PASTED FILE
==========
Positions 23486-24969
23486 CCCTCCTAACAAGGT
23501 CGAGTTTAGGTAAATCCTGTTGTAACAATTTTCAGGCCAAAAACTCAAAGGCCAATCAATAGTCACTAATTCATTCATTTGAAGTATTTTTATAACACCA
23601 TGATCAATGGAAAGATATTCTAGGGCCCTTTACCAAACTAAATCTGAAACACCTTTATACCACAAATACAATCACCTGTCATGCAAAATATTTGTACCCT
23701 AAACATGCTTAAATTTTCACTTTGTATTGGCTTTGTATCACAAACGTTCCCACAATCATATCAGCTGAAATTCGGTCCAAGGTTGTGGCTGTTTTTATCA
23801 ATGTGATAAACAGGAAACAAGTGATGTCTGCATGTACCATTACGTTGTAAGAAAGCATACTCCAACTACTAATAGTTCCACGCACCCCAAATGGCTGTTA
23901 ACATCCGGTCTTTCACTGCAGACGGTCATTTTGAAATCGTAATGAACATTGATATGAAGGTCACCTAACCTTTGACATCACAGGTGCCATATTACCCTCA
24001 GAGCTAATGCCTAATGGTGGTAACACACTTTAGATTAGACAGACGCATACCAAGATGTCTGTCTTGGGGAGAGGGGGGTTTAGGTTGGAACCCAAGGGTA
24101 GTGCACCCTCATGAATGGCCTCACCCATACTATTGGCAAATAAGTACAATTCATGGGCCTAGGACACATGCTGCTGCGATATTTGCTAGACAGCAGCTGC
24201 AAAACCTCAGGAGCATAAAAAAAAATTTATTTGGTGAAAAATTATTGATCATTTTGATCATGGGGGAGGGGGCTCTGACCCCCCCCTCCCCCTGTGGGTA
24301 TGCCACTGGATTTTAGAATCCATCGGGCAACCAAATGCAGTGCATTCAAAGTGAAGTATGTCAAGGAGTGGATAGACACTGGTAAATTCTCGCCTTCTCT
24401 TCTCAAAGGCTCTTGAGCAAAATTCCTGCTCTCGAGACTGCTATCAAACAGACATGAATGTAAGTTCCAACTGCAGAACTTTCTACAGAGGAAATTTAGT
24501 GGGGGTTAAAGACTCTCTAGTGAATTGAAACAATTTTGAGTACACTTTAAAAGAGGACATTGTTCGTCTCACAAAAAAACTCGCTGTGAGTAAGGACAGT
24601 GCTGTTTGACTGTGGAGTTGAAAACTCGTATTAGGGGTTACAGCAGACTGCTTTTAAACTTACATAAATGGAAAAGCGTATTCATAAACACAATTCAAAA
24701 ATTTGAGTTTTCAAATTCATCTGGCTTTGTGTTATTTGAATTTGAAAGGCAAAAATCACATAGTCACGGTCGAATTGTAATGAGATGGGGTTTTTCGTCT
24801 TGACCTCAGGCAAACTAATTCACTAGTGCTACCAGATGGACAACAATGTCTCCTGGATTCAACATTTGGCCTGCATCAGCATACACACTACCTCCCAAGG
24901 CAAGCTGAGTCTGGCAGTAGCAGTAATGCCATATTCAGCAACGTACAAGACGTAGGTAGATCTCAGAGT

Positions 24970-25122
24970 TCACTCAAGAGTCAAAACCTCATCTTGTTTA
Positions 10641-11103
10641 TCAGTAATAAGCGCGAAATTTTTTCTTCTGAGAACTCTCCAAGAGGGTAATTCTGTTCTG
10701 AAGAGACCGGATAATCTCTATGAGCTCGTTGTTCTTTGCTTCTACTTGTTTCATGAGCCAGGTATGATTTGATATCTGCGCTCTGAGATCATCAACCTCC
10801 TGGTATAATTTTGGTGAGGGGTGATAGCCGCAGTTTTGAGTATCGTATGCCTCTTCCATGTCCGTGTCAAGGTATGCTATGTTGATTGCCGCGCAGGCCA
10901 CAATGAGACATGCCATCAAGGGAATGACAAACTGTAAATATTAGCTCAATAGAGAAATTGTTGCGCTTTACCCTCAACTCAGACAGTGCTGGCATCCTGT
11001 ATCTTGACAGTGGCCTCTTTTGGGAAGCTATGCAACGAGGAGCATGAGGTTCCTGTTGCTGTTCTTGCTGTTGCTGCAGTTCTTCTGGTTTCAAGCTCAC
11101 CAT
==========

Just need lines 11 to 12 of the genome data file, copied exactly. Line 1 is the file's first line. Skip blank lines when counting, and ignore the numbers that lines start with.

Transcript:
24301 TGCCACTGGATTTTAGAATCCATCGGGCAACCAAATGCAGTGCATTCAAAGTGAAGTATGTCAAGGAGTGGATAGACACTGGTAAATTCTCGCCTTCTCT
24401 TCTCAAAGGCTCTTGAGCAAAATTCCTGCTCTCGAGACTGCTATCAAACAGACATGAATGTAAGTTCCAACTGCAGAACTTTCTACAGAGGAAATTTAGT